Select Committee on Trade and Industry Seventh Report


UK-Brazil trade & investment relations

30. Brazil is the UK's most important trade partner in Latin America. With total UK goods exports to Brazil valued at £836 million, it was the 35th largest export market in 2005, and with imports valued at £1,739 million Brazil was the 32nd largest import source.[75] Brazil accounted for 0.4% of total UK exports in 2005,[76] a much lower share than for the other BRICs, although slightly above that for Mexico; the picture is similar for imports:Figure 4: BRIC countries plus South Africa & Mexico - Shares of UK imports & exports, 2005

Country % of total UK exports % of total UK imports
Brazil 0.40.6
China 1.34.6
Russia 0.91.8
India 1.31.0
South Africa 1.01.4
Mexico 0.30.2

Source: ONS, Monthly Review of External Trade Statistics, January 2007, tables A1, F8 & G

31. In 2005 Brazil's main sources for imported goods were the US ($15.3 billion), Germany ($6.7 billion), Argentina ($6.4 billion), China ($4.8 billion), and Nigeria ($4.8 billion).[77] The UK is Brazil's 13th largest source for imports, down from 9th in 2003.[78] As the Trade Minister said "We have only about a 2% penetration in this marketplace"—"ridiculously low" given its capacity.[79]

32. Around 92% of UK exports to Brazil are manufactured goods, with main products including: organic chemicals, pharmaceuticals, power generating equipment, scientific instruments, electrical machinery and road vehicles. Imports from Brazil were primarily of meat, animal foodstuffs, pulp and paper, footwear, cork and wood manufactured goods, tobacco, power generation machinery, and vegetables and fruit.[80] Among EU countries the UK ranked 4th for exports in 2005 behind Germany (whose exports were almost 4.5 times those of the UK), France and Italy.[81]

33. The stock of foreign direct investment into Brazil increased from $103 billion in 2000 to $200 billion in 2005.[82] The UK had the 4th largest foreign direct investment (FDI) stocks in Brazil as at the end of 2003, behind France, the Netherlands, and Germany. FDI from the UK is concentrated in a small number of relatively large investments, which include HSBC, Cadbury, ICI and British Gas.[83] In 2005 the UK accounted for 0.7% of total FDI inflows behind the US (21.5%), France (6.7%), Germany (5.9%) and Japan (3.6%).[84] However, UKTI told us that while "UK investment appears low it is likely that the real figure is much higher. British companies investing in Brazil often invest through third countries typically the Netherlands" and that the Netherlands' investment figures for Brazil were "unrealistically high."[85]

34. It is unclear whether this situation reflects substantial investments from Shell and Unilever in Brazil which are attributed to the Netherlands rather than the UK, or whether companies are opting to invest via the Netherlands perhaps to take advantage of double taxation arrangements it has with Brazil, which the UK does not share. The British Chambers of Commerce in Brazil noted that while the Netherlands was the second largest source of FDI from 2000—2004, it did not "appear to have strong cultural, language or historical ties with Brazil", but while the British Chambers suggested that taxation agreements could be driving high levels of investment, they only specifically referred to the strong performance of the Cayman Islands, the British Virgin Islands and Bermuda.[86] UKTI said that the reasons behind the route of investment by UK multinationals were varied, and "not always tax related", stating that HM Revenue & Customs was not aware that investment in Brazil is being channelled through any one EU state (such as the Netherlands) as a result of a particular tax treaty.[87] The double taxation agreement issue was highlighted by a number of witnesses, including the CBI, the British Chambers of Commerce in Brazil and UKTI, and again in the bilateral JETCO process. During our visit we were also told of UK businesses that had invested via Italy in order to benefit from the better tax situation. We find it difficult to believe, therefore, that this is having no effect on statistics regarding UK investment in Brazil. Progress towards the JETCO priority of a double taxation agreement issue is discussed in Chapter 3 below.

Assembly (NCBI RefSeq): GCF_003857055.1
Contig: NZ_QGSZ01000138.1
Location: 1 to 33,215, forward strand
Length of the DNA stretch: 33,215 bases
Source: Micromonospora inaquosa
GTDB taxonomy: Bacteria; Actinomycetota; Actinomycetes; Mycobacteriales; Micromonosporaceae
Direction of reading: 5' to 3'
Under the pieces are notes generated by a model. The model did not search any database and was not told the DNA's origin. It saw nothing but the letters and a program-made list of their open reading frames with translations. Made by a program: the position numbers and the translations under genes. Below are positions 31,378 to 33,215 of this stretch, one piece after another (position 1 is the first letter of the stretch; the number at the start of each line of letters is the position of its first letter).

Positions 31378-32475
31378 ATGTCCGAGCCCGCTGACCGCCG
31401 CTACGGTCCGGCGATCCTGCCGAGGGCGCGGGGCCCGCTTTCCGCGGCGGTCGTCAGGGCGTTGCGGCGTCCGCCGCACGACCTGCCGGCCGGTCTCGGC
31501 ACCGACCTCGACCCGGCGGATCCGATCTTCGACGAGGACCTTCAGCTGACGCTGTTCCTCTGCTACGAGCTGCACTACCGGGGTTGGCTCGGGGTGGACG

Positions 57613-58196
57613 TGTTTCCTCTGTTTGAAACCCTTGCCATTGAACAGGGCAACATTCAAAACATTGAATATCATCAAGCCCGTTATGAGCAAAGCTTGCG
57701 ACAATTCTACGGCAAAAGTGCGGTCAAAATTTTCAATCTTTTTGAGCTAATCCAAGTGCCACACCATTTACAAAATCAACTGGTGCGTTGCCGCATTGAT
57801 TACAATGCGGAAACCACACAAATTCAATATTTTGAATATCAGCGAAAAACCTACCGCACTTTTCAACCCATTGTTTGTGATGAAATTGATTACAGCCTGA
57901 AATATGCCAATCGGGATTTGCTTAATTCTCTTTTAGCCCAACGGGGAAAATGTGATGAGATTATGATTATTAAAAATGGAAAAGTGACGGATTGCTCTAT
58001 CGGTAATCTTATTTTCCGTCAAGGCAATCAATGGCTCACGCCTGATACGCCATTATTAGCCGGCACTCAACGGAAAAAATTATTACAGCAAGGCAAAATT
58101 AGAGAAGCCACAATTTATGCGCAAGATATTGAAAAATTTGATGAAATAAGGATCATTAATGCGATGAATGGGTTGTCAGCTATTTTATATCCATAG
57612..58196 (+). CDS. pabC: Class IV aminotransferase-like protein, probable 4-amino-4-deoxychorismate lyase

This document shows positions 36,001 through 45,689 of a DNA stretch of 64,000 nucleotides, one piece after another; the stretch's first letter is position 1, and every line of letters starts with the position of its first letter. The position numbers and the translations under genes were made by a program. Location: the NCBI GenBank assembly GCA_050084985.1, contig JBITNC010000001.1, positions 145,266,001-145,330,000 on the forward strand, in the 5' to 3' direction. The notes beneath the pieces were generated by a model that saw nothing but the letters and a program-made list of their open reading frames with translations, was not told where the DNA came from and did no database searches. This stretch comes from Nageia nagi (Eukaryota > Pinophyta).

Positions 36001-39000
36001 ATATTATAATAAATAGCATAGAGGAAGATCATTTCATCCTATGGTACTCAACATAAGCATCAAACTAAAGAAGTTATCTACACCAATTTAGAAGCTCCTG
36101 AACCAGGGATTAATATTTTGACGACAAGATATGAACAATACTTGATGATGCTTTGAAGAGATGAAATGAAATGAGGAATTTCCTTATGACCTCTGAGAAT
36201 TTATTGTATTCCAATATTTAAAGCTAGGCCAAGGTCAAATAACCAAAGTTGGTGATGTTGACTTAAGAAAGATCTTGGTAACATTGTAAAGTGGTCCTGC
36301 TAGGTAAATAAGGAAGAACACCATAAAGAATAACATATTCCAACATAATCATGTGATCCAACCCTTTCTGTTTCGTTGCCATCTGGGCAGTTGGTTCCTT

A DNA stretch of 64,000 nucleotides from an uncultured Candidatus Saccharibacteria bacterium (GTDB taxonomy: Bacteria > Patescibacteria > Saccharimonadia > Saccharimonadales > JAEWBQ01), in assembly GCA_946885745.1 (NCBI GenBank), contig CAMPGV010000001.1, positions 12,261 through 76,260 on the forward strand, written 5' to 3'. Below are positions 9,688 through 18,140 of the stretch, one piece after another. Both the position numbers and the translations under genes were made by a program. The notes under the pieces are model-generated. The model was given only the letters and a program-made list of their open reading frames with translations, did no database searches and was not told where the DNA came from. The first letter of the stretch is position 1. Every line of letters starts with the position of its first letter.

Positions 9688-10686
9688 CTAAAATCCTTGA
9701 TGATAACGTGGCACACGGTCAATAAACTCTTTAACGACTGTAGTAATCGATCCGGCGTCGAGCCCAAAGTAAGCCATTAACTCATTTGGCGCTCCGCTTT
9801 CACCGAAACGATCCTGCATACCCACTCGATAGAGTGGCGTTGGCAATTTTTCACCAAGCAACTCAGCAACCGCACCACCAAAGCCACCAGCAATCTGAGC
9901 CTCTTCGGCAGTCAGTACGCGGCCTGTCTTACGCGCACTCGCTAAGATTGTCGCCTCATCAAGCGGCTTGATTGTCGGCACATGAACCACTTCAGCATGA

Brazil: The challenge for UK companies

35. We have learned that Brazil is a challenging market: there are significant opportunities, but not without significant barriers. These are explored in more detail in Chapter 3. The CBI told us that while Brazil has market size, natural resources, stable government and a healthy macro-economic climate it was "not the easiest market in which to do business and, in common with other emerging economies, companies need to be aware of these dynamics in order to execute a successful market strategy."[88] UKTI told us that Brazil has significant bureaucracy, constantly changing regulations, and complex tax and labour laws, but that Brazil also has a motivated work force and developing export-focused labour intensive industries.[89]